This is a classic explanation for the increasing stability of alkenes as substitution increases. Interaction of $$\ce {C-H \sigma}$$ MO with the $$\ce {C=C \pi ^*}$$ MO increases the stability of the alkene.

I am sure there are likely to be more examples (e.g. various other instances of hyperconjugation) but I believe these examples are sufficient to prove my point. Is this inconsistency in the use of frontier MO theory or am I merely misinterpreting its use?

Update

After pondering over this for a while, I was thinking, perhaps we should make use of an MO diagram to more clearly describe the interaction. Below is a simple, typical diagram (from p. 111, with edits). Based on my understanding, all of the above examples I have presented can in fact be described by this straightforward MO diagram. Of course, the energy gap between the two interacting MOs may be different and thus, the strength of interaction would also differ.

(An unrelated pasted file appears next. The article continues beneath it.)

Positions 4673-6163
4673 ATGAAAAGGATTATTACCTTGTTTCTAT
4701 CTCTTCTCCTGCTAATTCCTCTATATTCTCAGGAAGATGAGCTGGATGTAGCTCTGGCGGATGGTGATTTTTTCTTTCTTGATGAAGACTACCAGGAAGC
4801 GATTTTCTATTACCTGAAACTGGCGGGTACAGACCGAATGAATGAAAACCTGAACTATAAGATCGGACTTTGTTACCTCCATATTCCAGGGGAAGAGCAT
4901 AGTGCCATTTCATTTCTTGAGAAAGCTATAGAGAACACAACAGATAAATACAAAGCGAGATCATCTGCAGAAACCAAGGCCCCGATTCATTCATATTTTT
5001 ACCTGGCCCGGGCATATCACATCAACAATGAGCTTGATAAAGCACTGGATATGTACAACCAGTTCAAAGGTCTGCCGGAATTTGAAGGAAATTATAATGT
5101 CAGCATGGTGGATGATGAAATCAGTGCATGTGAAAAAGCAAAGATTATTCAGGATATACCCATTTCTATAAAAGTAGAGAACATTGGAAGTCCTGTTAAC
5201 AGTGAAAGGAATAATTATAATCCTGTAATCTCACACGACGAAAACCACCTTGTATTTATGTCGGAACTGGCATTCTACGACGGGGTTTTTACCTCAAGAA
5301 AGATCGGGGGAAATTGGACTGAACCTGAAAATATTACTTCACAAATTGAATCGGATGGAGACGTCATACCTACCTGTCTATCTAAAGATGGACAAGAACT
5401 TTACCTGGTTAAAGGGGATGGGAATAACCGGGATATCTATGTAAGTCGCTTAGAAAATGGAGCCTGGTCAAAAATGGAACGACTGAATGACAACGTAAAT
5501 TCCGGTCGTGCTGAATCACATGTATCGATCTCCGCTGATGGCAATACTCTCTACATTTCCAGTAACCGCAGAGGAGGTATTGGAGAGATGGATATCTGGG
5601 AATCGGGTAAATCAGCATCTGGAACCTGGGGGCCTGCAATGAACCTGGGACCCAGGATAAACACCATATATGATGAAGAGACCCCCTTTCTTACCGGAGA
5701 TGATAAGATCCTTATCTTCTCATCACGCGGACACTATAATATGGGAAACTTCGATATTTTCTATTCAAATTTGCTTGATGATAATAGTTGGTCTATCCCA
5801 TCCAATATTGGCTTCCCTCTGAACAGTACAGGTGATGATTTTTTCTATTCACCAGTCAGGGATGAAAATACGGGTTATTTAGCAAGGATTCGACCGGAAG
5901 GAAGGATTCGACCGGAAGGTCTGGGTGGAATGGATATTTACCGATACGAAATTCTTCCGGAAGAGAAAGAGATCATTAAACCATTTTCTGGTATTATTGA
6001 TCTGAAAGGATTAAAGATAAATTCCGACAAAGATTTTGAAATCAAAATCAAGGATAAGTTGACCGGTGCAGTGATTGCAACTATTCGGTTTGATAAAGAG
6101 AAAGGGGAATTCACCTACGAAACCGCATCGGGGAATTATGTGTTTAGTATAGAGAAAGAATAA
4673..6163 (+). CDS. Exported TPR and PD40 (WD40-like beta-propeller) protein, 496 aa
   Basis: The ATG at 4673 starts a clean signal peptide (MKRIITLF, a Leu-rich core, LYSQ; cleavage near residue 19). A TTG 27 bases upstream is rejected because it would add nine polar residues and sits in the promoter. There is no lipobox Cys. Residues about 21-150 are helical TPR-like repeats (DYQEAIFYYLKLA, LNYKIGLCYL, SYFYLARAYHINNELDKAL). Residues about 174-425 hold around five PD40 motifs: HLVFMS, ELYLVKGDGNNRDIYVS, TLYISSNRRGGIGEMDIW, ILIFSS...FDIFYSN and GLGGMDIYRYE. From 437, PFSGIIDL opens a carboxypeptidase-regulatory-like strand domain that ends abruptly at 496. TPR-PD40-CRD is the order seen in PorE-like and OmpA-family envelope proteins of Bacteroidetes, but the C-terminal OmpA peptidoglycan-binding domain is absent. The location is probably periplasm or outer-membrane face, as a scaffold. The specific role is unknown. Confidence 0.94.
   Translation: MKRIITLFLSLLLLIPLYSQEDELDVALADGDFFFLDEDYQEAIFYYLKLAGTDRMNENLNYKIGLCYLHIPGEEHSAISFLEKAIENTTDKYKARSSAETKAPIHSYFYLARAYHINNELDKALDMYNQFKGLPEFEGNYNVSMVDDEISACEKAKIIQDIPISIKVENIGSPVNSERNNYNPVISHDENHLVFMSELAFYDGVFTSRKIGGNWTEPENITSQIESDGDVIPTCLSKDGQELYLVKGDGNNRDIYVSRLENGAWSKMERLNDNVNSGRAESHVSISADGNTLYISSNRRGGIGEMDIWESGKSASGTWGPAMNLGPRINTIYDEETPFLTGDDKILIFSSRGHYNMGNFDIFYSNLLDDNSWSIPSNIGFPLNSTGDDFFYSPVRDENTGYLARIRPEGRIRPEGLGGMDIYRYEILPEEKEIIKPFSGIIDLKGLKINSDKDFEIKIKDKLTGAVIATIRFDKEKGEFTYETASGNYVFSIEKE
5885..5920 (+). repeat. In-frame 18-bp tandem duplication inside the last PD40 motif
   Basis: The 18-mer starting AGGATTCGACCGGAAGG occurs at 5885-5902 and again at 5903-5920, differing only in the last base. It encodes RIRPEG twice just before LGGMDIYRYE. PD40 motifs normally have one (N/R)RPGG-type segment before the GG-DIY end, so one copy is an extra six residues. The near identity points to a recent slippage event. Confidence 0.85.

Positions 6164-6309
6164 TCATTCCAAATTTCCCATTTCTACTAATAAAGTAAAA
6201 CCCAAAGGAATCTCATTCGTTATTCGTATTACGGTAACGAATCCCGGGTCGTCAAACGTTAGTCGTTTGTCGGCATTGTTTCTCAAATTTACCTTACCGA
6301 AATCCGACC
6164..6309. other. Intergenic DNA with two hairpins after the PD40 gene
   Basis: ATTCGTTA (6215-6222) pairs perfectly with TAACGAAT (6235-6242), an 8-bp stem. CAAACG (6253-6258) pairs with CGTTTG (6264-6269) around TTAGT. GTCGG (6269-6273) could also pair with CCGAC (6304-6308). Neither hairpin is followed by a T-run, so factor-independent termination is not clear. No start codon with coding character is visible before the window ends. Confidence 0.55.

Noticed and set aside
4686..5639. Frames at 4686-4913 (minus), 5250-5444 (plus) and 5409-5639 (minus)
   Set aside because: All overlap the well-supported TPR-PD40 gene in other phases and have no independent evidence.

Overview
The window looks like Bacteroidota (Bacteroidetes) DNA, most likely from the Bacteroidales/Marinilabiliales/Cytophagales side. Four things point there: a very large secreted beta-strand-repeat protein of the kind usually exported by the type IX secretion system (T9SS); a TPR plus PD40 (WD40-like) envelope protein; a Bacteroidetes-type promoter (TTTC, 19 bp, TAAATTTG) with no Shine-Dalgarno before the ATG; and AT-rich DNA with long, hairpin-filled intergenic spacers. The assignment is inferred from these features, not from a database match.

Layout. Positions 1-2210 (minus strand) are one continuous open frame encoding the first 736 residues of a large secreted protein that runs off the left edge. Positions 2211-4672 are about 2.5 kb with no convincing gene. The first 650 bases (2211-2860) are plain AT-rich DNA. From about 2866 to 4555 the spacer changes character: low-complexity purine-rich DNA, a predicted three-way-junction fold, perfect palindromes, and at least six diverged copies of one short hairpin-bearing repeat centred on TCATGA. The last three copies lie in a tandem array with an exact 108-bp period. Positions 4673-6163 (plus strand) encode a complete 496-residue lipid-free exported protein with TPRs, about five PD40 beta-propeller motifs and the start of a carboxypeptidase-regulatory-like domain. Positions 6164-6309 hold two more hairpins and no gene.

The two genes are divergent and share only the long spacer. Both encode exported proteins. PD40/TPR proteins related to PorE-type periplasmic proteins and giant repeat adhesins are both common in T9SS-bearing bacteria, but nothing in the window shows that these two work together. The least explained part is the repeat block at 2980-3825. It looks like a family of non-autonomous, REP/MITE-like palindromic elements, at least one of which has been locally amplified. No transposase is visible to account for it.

In no way does the MO diagram indicate any sort of destabilisation of the molecule.

Such an interaction between a filled MO and an unfilled MO only produces stabilisation, as seen in the diagram. Not only is the filled orbital of a lower energy and hence less likely to interact with LUMOs of other molecules, the empty orbital's energy has also been raised, making it less energetically accessible from the point-of-view of a nucleophile. In other words, the molecule is both less reactive to an electrophile, due to a energetically-lowered filled orbital, and also less reactive towards a nucleophile, due to a energetically-raised empty orbital.